A grassroots Labour movement aimed at taking policy development away from highly-paid “handlers” and giving it back to ordinary members will be launched next month.
The Campaign for Labour Policies has held informal gatherings since last Christmas — some of which were attended by elected TDs — and will be officially launched on Sept 15.
A letter sent to party members says the group aims to mobilise support for “an alternative political programme to the one now being pursued by Government”.
It will be led by a committee of 20 party members, drawn from constituencies around the country, and could prove a thorn in the side of party leader Eamon Gilmore.
“Our campaign will focus on key questions such as job creation, income inequality, the protection of services, and dealing with the onerous bank debt,” said the letter to members, signed by Neil Warner of Labour Youth.
“As Labour members, we all fought hard to convince our communities to elect Labour TDs. The Campaign for Labour Polices is determined that Labour members will have a voice, and become a voice for change in a radical campaign for labour, left policies.”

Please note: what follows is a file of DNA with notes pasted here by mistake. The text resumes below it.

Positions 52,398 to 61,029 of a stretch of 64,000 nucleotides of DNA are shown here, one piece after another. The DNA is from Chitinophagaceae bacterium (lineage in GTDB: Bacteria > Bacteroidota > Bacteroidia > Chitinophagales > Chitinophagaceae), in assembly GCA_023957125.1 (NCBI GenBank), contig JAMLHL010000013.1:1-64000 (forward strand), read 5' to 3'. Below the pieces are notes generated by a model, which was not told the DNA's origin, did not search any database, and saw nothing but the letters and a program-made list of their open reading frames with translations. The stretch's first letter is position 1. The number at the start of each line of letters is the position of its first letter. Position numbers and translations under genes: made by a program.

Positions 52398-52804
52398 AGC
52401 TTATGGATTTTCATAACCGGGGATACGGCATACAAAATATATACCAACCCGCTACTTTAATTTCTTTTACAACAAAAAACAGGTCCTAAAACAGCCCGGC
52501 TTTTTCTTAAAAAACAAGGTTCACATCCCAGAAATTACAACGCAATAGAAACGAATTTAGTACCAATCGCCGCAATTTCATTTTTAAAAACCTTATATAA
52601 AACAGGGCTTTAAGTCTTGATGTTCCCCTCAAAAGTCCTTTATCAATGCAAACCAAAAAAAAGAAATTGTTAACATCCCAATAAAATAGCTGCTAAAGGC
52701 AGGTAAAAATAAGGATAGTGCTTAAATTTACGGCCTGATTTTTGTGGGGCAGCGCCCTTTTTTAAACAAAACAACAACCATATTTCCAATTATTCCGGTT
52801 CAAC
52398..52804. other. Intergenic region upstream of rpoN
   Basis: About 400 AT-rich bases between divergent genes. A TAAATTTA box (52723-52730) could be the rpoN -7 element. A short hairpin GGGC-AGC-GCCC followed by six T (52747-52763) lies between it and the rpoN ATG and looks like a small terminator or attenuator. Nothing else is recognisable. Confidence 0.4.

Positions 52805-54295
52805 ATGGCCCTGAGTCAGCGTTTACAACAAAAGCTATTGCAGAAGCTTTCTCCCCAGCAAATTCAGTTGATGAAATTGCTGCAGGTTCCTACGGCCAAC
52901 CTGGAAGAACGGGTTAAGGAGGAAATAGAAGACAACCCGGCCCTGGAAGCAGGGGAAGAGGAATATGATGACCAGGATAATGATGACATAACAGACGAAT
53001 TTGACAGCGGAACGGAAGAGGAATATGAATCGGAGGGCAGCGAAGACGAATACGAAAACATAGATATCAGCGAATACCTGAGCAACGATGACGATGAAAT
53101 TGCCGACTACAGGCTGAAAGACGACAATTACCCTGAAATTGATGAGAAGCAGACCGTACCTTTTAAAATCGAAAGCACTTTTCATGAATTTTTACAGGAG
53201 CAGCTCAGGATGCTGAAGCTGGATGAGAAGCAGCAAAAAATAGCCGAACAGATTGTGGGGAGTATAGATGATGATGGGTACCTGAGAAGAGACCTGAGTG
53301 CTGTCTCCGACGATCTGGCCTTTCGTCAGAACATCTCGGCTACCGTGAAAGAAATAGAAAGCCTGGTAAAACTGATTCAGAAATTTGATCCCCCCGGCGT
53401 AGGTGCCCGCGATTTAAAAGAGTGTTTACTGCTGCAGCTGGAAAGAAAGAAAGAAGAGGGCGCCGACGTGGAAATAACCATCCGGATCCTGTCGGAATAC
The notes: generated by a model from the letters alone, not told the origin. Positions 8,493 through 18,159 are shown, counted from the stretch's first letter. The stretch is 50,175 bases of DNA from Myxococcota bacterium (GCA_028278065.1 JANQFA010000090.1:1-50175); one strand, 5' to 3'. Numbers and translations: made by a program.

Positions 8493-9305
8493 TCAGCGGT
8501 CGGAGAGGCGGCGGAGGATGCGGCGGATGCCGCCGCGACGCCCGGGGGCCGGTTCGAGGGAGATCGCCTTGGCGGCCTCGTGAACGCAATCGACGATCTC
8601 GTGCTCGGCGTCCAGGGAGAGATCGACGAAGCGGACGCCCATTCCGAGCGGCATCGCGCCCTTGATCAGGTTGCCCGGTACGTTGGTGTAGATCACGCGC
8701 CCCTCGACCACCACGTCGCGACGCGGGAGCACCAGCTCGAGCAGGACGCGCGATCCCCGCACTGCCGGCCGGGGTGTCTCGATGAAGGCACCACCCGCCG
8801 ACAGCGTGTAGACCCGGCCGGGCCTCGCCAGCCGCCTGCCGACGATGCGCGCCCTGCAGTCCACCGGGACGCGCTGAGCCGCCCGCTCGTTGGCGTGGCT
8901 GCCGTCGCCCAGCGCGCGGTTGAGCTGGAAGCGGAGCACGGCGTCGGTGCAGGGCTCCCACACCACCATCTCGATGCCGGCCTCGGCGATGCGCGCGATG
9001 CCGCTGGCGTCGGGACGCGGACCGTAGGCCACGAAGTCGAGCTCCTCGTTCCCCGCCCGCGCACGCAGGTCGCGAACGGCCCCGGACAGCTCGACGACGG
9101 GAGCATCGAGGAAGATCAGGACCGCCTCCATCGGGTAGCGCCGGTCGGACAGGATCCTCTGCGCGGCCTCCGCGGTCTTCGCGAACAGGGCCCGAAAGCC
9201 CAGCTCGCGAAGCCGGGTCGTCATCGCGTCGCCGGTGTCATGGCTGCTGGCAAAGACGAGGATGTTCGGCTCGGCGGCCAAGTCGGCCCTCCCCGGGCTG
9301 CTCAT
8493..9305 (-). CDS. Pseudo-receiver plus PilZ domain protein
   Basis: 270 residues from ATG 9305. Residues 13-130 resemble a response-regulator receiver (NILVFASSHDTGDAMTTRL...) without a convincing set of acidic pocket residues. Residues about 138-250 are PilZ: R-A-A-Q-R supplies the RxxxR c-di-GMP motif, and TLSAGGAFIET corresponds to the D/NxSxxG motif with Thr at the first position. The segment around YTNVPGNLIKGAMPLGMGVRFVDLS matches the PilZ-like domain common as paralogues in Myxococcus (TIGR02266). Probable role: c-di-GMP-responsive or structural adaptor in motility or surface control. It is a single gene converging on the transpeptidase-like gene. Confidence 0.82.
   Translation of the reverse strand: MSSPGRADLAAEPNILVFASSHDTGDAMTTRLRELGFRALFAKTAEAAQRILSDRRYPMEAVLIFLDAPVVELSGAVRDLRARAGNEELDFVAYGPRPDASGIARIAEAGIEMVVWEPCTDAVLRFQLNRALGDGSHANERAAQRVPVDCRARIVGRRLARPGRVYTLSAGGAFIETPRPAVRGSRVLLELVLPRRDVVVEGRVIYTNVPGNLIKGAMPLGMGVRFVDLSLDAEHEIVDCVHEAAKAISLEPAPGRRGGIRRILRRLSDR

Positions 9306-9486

Another member closely involved with its establishment predicted “a certain amount of nervousness among the leadership of the party” but said it was still early days. “It depends on how the group emerges and how it plays out,” he said, adding that the group would offer constructive engagement.
One Labour TD, Joanna Tuffy, said groups like this should be welcomed because having a strong grassroots was important for the party.
“I think it’s a healthy development; we’re a democratic party. It would be par for the course in the British Labour Party to have this sort of thing.”
The Dublin Mid-West TD said Labour should always be about its membership: “There is a tendency in politics of late to become too professionalised: It’s about the leaders and the ministers and the infrastructure that is around them.”
The group’s first meeting, which is open to all members, will take place at 2pm on Sept 15 at Wynn’s Hotel in Dublin.
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